So, we come to it at last...
I have been with the band for just over three years.
In the year I joined, we were at the tail end of the season, and we played two Majors. At Pitlochry (which I think was the European Championships) we qualified. As I had not mastered the tunes required, I dropped out of the final. We also played at Cowal, but failed to qualify.
The next two years, we only attended one Major, at Cowal. Two years ago, we qualified but came 12th in the final. Last year, we failed to qualify. (Particularly galling about that one was that I messed up the performance pretty badly, and so was largely responsible for the failure.)
As noted before, this year we attended four of the five Majors, coming 10th at the Scottish Championships, failing to qualify at the British, coming 12th in the Europeans, and missing the World Championships.
And so we come to Cowal, the climax of the season. It was also the truth for one of my goals: qualify and we achieve what I wanted to achieve for the season; fail to qualify and there would be no further chances.
It was a miserable day. The bus left at 5, which meant getting up at 3, which meant a shortage of sleep. It was cold, wet, windy, and generally unpleasant.
We went on for our qualifying performance, and played fairly badly. The start was weak, there were a number of mistakes in the first part, and then some trailing drones at the end. The one consolation I could take from it was that I, at least, had played well - it wouldn't be my fault if we failed this year.
Fortunately, despite our concerns, we successfully qualified! In fact, we qualified third out of our heat, which was a major surprise.
So, that was the job done, the minimum acceptable standard reached, and my goal for the season complete. The pressure was off for the final performance (although, there was always the dream...).
We played the final, and it was much much better than the qualifier. That said, the standard of the competition in the final is always higher, since you're playing amongst the twelve best bands there, rather than with a random selection of whoever happens to turn up.
The final result: ninth. Our best performance at a Major since I joined the band.
It would be really nice to end the story there, but alas that was not the end of our day. With the weather being as it was, with us not having anyone amongst us who hadn't done Cowal before, and with several people not having capes (big, bulky waterproofs, to keep the wind and rain off), we decided not to do the big street parade, and instead to head home early.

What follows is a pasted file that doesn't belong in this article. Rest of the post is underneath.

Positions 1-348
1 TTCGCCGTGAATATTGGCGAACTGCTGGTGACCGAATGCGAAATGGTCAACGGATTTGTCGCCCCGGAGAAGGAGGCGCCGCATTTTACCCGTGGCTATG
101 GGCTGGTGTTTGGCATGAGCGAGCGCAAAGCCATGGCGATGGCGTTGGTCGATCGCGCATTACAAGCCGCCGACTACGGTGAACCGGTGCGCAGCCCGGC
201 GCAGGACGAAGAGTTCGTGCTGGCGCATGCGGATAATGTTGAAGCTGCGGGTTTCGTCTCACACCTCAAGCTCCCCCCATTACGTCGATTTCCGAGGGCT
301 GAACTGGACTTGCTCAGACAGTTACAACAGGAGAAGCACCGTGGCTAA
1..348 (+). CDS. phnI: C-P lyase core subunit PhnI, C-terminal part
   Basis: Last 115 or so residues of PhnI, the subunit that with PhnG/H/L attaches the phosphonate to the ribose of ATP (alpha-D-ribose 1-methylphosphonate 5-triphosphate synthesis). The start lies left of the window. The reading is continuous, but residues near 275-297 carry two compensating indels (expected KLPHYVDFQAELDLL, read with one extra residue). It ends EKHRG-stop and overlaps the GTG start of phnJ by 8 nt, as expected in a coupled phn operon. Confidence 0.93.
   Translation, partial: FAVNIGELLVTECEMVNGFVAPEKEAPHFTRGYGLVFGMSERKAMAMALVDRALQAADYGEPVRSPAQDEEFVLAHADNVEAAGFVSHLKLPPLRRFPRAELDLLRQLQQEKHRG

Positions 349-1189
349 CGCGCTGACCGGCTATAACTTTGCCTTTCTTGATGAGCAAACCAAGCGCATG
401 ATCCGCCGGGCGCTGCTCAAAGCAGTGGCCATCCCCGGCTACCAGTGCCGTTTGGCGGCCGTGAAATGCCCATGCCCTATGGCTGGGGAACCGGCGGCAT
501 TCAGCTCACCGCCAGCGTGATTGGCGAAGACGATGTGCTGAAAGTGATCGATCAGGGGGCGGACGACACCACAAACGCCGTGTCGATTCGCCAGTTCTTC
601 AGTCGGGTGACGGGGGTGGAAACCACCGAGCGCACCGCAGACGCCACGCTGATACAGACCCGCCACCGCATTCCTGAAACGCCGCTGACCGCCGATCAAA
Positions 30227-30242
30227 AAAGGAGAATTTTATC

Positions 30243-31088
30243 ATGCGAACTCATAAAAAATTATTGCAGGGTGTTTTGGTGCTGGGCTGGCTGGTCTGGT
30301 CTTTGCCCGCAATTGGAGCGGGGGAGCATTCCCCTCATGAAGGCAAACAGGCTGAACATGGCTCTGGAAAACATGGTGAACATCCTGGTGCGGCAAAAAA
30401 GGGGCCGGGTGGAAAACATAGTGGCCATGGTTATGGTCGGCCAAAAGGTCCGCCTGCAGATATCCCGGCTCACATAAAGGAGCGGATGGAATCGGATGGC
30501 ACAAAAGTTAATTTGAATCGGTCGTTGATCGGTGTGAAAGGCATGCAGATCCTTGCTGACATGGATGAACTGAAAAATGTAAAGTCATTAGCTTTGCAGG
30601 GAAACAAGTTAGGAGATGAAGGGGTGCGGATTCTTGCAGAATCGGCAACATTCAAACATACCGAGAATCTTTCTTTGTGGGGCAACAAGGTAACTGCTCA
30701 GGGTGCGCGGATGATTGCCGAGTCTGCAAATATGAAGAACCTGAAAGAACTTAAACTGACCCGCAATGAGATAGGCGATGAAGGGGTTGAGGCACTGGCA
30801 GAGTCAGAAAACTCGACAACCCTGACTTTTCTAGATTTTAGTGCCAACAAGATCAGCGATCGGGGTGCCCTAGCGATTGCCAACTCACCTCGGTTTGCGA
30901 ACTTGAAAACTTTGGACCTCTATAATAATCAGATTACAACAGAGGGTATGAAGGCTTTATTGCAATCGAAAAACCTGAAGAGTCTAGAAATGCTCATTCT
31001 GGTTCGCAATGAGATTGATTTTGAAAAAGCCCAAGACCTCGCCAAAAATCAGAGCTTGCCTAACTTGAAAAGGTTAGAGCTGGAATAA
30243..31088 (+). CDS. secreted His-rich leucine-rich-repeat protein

It was a decision I agreed with. In hindsight, I think it turned out to be the wrong one. A lot of the parents of the band were really keen to see us (or, more particularly, their individual children) doing the parade. So, as we got back to the bus, there was a lot of complaining about this decision.
But it gets worse. After waiting for several people to get back, we were left with a bus missing two. The police at this time instructed us to get moving from our car park down to the ferry. (Very odd decision that...) Anyway, off we went. Our two stragglers were contacted and told that they should not walk a mile up the hill to the car park, but instead walk a mile down the hill to meet us at the ferry (and, of course, we wouldn't board the ferry without them). Unfortunately, one of the two was absolutely livid at this, and had a real go at the bus driver for moving off without them. (While I get why he was angry, I thought this was out of order. Our driver only moved because he was ordered to do so by the police. Besides, the driver is there to do a job; he's not there to take abuse from the people he's giving a lift to.) Sadly, the consequences of this could be quite bad - we may have to exclude people from the buses in future, or we may have to find a new bus company. And, moreover, it's just wrong.
Sigh. It's funny how hindsight works - if we'd only made a decision one way rather than the other, this would have been a banner day for the band. As it was, it was distinctly mixed. Oh well. You make the best decisions you can with the information you have at the time, and if you make a mistake you try really hard not to repeat it. That's all you can do.
#40: "Thunderball", by Ian Fleming
#41: "Nineteen Eighty-Four", by George Orwell
#42: "The Spy Who Loved Me", by Ian Fleming